Definitions of Sexual Assault and Domestic Violence Remain the Same
January 31, 2019
Unfortunately, the story going around is fake news, and it has created a lot of unnecessary panic. The definitions of sexual assault and domestic violence have NOT changed, and the current Presidential Administration would not have the authority to change them.
What has happened is that the Department of Justice’s Office on Violence Against Women
(OVW) changed the descriptions of domestic violence and sexual assault on their website in April 2018. Prior to that, along with resources and hotline information, the website included some more detailed, advocacy-based descriptions of sexual assault, dating violence, and stalking for the general public. When OVW updated their website in April, those advocacy-based descriptions were removed and replaced with the current statutory definitions that are in the Violence Against Women Act (VAWA). These definitions have existed since the original VAWA passed in 1994, and for as long as the DOJ has been making VAWA grants, they have been constrained by these legal definitions. The entire executive branch is also bound by the language of the statute (34 U.S.C. 12991) defining domestic violence and sexual assault, which can only be amended by Congress. Anything else that was on there was not actually legally binding.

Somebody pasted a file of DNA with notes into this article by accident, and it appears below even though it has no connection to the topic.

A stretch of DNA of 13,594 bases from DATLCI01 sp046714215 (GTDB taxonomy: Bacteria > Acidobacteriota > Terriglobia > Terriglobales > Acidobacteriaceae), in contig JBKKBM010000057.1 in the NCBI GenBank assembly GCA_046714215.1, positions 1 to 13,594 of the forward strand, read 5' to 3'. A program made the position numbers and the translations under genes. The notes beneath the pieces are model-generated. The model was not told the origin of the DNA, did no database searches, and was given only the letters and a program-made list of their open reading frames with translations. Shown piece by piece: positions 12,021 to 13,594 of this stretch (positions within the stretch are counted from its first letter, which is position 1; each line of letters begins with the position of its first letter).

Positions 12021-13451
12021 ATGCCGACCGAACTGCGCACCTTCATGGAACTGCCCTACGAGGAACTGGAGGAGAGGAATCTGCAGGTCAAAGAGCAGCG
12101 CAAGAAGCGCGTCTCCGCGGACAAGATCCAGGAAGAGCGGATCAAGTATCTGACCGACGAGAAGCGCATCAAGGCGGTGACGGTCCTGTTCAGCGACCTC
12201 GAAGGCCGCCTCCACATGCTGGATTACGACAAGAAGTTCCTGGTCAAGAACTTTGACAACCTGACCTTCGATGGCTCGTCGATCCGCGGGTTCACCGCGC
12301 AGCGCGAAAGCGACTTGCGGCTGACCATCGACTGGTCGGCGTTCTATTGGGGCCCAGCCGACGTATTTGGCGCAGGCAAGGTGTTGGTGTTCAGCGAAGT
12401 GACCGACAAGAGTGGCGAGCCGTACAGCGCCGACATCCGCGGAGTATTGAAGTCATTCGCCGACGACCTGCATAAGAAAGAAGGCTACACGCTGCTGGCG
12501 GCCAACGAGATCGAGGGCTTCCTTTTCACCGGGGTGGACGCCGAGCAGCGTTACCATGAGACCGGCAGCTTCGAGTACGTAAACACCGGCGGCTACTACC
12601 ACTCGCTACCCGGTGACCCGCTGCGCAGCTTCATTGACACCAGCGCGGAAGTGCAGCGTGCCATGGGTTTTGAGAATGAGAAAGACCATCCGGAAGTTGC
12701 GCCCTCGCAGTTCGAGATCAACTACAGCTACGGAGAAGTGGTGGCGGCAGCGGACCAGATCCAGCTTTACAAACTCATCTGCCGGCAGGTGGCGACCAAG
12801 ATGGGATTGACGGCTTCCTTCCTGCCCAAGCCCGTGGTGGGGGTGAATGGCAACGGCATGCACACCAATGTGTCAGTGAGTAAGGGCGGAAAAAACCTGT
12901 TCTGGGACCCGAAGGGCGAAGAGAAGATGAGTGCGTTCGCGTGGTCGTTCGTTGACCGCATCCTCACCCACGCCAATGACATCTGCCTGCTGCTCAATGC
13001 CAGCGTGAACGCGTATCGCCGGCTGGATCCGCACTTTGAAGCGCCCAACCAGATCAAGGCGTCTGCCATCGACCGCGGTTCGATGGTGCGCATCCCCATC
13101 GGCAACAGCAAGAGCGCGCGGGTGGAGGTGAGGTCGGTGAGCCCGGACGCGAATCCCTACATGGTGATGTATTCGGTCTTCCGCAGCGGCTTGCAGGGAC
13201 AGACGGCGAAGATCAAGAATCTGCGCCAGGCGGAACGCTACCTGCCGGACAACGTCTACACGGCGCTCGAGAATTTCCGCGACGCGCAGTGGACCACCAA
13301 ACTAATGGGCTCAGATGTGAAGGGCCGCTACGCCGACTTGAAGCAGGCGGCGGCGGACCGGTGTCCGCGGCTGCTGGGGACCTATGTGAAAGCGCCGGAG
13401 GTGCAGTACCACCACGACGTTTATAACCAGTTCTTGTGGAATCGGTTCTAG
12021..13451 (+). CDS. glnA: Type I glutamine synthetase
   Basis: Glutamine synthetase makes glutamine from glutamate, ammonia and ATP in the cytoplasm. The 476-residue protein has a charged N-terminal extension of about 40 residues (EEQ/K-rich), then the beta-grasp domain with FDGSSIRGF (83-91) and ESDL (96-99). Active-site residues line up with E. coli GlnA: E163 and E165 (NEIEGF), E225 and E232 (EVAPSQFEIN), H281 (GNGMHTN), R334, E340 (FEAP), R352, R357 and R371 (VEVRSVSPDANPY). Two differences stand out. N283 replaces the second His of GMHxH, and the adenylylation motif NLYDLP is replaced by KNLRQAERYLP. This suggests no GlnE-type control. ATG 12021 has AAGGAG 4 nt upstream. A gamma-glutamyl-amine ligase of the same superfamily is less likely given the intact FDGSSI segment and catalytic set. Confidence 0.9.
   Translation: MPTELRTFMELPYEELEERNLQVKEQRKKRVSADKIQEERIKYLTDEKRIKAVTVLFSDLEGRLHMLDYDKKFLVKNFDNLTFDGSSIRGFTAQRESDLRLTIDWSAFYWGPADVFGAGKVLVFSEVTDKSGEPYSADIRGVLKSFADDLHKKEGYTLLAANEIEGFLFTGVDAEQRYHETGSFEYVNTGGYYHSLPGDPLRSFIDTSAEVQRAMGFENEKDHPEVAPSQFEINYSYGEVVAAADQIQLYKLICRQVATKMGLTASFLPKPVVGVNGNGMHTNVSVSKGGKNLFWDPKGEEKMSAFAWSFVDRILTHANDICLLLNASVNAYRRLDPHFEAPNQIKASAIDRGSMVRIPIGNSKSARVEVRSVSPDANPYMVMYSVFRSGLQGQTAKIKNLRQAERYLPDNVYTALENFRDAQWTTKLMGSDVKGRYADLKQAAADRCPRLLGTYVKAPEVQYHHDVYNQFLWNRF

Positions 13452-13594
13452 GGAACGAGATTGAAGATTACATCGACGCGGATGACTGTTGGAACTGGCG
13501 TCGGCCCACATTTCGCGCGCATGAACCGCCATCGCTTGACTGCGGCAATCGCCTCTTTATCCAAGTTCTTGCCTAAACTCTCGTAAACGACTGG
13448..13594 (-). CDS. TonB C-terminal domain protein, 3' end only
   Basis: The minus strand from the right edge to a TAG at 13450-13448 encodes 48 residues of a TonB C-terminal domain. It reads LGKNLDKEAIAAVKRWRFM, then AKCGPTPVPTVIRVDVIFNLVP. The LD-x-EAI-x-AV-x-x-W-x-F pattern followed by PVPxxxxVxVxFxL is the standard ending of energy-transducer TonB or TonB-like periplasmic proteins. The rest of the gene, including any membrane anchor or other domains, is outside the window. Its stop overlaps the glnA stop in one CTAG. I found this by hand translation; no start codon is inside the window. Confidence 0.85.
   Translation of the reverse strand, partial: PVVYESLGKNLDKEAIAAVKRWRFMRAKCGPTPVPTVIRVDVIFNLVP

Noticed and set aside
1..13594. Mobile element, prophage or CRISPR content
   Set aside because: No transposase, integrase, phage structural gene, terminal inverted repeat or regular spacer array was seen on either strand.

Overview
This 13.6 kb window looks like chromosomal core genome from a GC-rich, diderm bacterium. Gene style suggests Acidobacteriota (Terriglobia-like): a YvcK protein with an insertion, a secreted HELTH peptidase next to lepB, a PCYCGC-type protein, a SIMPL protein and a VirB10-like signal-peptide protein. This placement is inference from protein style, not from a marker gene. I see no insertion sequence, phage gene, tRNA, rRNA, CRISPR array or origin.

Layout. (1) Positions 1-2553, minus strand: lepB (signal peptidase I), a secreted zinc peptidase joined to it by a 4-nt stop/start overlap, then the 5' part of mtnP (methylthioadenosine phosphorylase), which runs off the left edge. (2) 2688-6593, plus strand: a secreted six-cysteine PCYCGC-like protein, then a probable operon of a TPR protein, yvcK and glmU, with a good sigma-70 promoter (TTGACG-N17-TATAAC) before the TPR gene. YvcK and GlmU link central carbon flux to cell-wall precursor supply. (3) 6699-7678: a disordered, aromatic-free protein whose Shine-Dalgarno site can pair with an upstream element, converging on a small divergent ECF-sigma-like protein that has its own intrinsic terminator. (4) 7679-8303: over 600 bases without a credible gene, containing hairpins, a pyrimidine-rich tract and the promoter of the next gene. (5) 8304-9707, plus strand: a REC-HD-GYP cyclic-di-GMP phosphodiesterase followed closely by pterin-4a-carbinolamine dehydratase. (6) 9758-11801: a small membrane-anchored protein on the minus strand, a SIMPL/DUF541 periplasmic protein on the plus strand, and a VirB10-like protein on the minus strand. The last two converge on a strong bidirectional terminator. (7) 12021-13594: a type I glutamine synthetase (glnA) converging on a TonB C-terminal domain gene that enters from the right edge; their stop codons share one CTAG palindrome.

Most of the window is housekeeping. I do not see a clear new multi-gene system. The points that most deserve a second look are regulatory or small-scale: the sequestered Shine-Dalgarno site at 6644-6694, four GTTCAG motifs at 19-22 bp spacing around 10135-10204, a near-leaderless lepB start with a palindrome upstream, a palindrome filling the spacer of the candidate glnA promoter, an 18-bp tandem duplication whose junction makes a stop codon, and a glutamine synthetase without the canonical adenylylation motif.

These definitions have not changed – they are the statutory definitions that have been in place since 1994.